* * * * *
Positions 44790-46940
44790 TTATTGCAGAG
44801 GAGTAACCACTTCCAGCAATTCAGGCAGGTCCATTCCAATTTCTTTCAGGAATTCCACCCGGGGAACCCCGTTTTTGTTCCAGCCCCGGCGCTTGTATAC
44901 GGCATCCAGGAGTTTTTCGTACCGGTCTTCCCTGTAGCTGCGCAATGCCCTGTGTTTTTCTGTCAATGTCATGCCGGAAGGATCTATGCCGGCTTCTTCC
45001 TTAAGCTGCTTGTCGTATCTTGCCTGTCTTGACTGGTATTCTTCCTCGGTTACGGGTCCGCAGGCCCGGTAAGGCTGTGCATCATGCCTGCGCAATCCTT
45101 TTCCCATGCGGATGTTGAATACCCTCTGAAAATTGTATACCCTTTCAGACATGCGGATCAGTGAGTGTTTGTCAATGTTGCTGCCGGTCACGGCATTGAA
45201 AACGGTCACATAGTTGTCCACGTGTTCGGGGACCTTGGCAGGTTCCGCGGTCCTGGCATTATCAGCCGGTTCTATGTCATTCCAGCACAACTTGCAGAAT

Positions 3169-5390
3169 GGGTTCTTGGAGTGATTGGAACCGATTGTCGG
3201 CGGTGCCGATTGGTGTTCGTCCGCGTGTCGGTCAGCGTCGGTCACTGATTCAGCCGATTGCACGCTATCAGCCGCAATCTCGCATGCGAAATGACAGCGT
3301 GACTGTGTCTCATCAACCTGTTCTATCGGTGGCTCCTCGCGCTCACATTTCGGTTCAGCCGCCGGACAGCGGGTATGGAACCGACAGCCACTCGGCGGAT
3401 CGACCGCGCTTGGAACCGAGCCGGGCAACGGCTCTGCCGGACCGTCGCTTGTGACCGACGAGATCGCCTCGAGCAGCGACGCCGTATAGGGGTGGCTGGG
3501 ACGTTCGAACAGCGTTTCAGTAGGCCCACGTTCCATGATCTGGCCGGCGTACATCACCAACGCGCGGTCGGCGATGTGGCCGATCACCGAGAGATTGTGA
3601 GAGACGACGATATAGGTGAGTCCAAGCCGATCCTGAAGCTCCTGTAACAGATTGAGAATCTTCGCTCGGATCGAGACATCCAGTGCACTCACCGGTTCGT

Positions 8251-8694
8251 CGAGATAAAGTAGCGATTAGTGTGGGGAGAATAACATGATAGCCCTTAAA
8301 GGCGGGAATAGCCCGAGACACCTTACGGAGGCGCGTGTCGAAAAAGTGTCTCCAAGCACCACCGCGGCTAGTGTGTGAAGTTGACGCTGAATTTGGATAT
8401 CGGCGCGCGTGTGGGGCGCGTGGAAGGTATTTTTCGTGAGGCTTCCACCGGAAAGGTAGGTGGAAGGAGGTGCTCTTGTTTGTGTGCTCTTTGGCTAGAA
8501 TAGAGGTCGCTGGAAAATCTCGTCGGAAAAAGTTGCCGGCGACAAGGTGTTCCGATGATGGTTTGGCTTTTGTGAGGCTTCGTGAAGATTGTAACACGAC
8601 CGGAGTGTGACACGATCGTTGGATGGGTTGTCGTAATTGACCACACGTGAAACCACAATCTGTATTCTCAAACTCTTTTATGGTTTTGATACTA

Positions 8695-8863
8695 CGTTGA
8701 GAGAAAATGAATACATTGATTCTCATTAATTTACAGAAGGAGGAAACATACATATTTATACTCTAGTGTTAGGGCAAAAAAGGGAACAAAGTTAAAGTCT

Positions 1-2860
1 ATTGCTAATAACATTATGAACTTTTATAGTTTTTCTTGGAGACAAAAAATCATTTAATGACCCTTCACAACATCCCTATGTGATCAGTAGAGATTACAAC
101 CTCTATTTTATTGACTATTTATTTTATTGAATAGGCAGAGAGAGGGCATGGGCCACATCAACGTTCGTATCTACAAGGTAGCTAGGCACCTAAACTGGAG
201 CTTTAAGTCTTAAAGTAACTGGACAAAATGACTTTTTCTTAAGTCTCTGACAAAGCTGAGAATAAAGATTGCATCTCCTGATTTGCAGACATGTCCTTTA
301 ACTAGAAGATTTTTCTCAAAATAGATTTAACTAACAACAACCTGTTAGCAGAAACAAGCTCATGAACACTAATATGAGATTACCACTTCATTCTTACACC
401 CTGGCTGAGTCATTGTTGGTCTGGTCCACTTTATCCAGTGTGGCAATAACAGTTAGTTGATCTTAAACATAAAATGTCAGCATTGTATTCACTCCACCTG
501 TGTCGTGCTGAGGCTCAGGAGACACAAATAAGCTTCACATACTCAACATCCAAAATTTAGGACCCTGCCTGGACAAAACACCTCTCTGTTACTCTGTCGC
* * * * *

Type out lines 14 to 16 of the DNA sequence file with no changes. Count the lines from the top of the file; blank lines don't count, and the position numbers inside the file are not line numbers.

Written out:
3601 GAGACGACGATATAGGTGAGTCCAAGCCGATCCTGAAGCTCCTGTAACAGATTGAGAATCTTCGCTCGGATCGAGACATCCAGTGCACTCACCGGTTCGT

Positions 8251-8694
8251 CGAGATAAAGTAGCGATTAGTGTGGGGAGAATAACATGATAGCCCTTAAA